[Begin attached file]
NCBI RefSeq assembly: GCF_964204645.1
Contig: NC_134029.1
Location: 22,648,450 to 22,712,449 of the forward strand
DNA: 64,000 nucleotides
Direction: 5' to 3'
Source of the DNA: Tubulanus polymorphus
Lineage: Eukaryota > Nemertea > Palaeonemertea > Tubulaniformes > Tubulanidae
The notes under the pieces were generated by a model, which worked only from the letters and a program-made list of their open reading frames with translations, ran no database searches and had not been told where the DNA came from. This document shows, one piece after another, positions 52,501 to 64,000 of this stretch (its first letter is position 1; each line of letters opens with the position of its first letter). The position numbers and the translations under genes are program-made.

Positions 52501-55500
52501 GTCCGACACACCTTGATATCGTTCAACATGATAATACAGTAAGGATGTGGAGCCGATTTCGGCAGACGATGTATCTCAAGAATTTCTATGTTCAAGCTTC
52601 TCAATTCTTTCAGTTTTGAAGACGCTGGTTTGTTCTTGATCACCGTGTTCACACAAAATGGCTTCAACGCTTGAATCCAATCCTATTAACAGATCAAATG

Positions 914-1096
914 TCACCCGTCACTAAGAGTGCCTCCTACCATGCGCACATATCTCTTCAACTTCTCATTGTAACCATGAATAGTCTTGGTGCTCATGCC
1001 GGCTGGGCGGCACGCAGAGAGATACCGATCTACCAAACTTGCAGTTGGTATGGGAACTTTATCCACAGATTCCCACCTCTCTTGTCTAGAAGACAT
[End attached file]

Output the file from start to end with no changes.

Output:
NCBI RefSeq assembly: GCF_964204645.1
Contig: NC_134029.1
Location: 22,648,450 to 22,712,449 of the forward strand
DNA: 64,000 nucleotides
Direction: 5' to 3'
Source of the DNA: Tubulanus polymorphus
Lineage: Eukaryota > Nemertea > Palaeonemertea > Tubulaniformes > Tubulanidae
The notes under the pieces were generated by a model, which worked only from the letters and a program-made list of their open reading frames with translations, ran no database searches and had not been told where the DNA came from. This document shows, one piece after another, positions 52,501 to 64,000 of this stretch (its first letter is position 1; each line of letters opens with the position of its first letter). The position numbers and the translations under genes are program-made.

Positions 52501-55500
52501 GTCCGACACACCTTGATATCGTTCAACATGATAATACAGTAAGGATGTGGAGCCGATTTCGGCAGACGATGTATCTCAAGAATTTCTATGTTCAAGCTTC
52601 TCAATTCTTTCAGTTTTGAAGACGCTGGTTTGTTCTTGATCACCGTGTTCACACAAAATGGCTTCAACGCTTGAATCCAATCCTATTAACAGATCAAATG

Positions 914-1096
914 TCACCCGTCACTAAGAGTGCCTCCTACCATGCGCACATATCTCTTCAACTTCTCATTGTAACCATGAATAGTCTTGGTGCTCATGCC
1001 GGCTGGGCGGCACGCAGAGAGATACCGATCTACCAAACTTGCAGTTGGTATGGGAACTTTATCCACAGATTCCCACCTCTCTTGTCTAGAAGACAT